The aim is to reach 50 per cent of WHO’s budget by 2028-2029 if possible
The United Nations member countries adopted May 24 sustainable financing recommendations by the World Health Organization (WHO) at the ongoing 75th World Health Assembly (WHA).
The move was aimed at making the global health body’s financing more flexible by ensuring funding sustainable and predictable.
There are two key sources for WHO’s funding assessed contributions which make up a percentage of the country’s Gross Domestic Product (GDP) agreed upon by the UN General Assembly (UNGA). These are essentially each countries’ membership dues — and voluntary contributions from Member States and other partners.
The largest contributions in the form of membership dues come from the United States ($219 million), China ($115 million), Japan ($82 million), Germany ($58 million) and Britain ($44 million).
“The gradual increase to assessed contributions will start with WHO’s 2024-25 budget, with a proposed 20 per cent increase over the assessed contributions in the approved 2022-23 base budget,” according to the adopted recommendations.
The aim is to reach 50 per cent of WHO’s budget by 2028-2029 if possible, and by 2030-31 at the latest — up from the current 16 per cent in 2020-21, the agency said.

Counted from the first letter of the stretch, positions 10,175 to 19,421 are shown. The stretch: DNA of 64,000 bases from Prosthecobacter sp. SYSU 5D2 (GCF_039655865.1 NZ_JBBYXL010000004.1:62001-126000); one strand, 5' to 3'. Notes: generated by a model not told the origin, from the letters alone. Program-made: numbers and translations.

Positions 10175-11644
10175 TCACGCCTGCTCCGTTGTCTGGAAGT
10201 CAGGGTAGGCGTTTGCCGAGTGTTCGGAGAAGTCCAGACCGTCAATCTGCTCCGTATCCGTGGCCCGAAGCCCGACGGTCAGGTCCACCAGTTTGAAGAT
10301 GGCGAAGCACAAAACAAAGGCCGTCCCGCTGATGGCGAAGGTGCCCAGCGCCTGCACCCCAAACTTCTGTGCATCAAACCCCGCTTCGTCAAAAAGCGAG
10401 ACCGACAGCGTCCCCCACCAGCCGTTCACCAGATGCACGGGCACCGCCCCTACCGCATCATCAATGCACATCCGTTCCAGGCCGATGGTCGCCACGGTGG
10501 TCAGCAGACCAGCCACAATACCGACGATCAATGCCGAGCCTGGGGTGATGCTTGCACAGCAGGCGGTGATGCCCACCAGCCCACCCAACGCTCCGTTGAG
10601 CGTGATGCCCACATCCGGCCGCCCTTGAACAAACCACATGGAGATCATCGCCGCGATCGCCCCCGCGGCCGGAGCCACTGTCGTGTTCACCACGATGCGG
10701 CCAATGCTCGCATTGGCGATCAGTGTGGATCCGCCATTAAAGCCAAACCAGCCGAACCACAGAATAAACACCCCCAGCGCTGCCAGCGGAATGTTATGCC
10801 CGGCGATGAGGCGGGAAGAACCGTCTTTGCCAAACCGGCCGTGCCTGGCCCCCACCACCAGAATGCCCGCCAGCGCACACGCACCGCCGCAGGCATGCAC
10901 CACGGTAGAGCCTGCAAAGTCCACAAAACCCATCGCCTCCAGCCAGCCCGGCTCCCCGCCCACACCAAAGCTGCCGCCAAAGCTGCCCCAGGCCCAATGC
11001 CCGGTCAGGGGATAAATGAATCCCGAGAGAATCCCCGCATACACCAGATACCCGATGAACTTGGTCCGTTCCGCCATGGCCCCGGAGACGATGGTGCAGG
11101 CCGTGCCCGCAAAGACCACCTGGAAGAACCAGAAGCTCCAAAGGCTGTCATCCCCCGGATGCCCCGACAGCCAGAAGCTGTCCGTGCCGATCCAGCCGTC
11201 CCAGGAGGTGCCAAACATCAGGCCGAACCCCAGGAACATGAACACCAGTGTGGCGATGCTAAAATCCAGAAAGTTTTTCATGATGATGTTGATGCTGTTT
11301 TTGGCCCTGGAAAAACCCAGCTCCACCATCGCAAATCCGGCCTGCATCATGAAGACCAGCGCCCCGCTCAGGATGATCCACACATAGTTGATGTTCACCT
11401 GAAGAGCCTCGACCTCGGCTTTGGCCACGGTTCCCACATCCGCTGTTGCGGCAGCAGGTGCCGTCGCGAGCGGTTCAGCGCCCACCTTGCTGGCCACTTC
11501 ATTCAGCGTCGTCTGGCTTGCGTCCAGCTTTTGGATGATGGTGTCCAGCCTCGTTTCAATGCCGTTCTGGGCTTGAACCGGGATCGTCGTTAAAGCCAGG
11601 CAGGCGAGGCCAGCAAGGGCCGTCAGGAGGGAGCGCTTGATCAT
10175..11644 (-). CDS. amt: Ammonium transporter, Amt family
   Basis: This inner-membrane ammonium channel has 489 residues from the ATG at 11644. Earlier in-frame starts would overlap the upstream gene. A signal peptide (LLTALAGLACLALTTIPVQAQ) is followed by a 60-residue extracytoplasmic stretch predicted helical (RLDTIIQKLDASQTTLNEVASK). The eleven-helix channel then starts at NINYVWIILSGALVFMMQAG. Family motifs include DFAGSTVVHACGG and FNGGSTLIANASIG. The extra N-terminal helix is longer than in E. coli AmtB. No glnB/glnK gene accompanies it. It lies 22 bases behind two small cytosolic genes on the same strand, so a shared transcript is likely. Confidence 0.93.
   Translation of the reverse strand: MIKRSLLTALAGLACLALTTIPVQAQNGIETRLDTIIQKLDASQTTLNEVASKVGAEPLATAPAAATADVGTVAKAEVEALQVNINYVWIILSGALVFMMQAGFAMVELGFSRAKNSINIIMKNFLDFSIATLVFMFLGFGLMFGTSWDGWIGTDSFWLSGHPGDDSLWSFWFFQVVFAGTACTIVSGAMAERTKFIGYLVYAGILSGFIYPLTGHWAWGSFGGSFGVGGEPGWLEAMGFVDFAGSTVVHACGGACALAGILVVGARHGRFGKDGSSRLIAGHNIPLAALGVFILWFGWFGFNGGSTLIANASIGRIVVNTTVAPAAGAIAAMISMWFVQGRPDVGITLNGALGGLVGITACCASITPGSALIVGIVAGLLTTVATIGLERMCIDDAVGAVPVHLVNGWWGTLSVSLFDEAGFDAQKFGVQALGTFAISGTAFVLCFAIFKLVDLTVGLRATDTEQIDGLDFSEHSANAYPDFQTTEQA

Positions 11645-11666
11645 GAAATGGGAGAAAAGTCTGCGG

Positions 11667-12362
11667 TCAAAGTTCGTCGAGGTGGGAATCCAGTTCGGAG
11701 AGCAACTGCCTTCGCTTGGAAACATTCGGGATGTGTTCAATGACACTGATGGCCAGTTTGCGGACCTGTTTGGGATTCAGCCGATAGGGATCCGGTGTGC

This essentially amounts to an increase of an estimated $600 million a year till 2028-2029.
Improving the global health body’s funding has been a key concern for WHO Director-General Dr Tedros Adhanom Ghebreyesus. In 2017, when he was first elected as DG, increasing assessed contributions was a part of his financing strategy.
This decision addresses head-on the decades-long challenge WHO has faced on predictable, flexible and sustainable funding. Delivering on the target they have agreed today will mean our Member States are empowering WHO to meet their expectations and truly fulfil our mandate as the world’s leading global health authority.
Several experts have underlined concerns with the global health body’s existing funding mechanisms. The concerns revolved around an over-reliance on voluntary contributions and “a large proportion earmarked for specific areas of work, (resulting) in an ongoing misalignment between organisational priorities and the ability to finance them,” the global health body notes.
This decision is about nothing less than the future role of WHO in global health, said Björn Kümmel, deputy head of the global health division at Germany’s Federal Ministry of Health and chair of WHO’s Working Group on Sustainable Funding. “Even beyond that, it is about what we envisage for the global health architecture: A less fragmented, better coordinated, more efficient and truly inclusive global health governance with a fundamentally strengthened WHO at its centre as the enabled leading and coordinating authority.”
A more flexible funding will allow the organisation, which till now has been relying on staff with short-term contracts, to function with some stability. Ghebreyesus called the move a gift that would finally allow staff to focus on their programmes properly.
The pandemic has demonstrated why the world needs WHO, but also why the world needs a stronger, empowered and sustainably financed WHO, he said.
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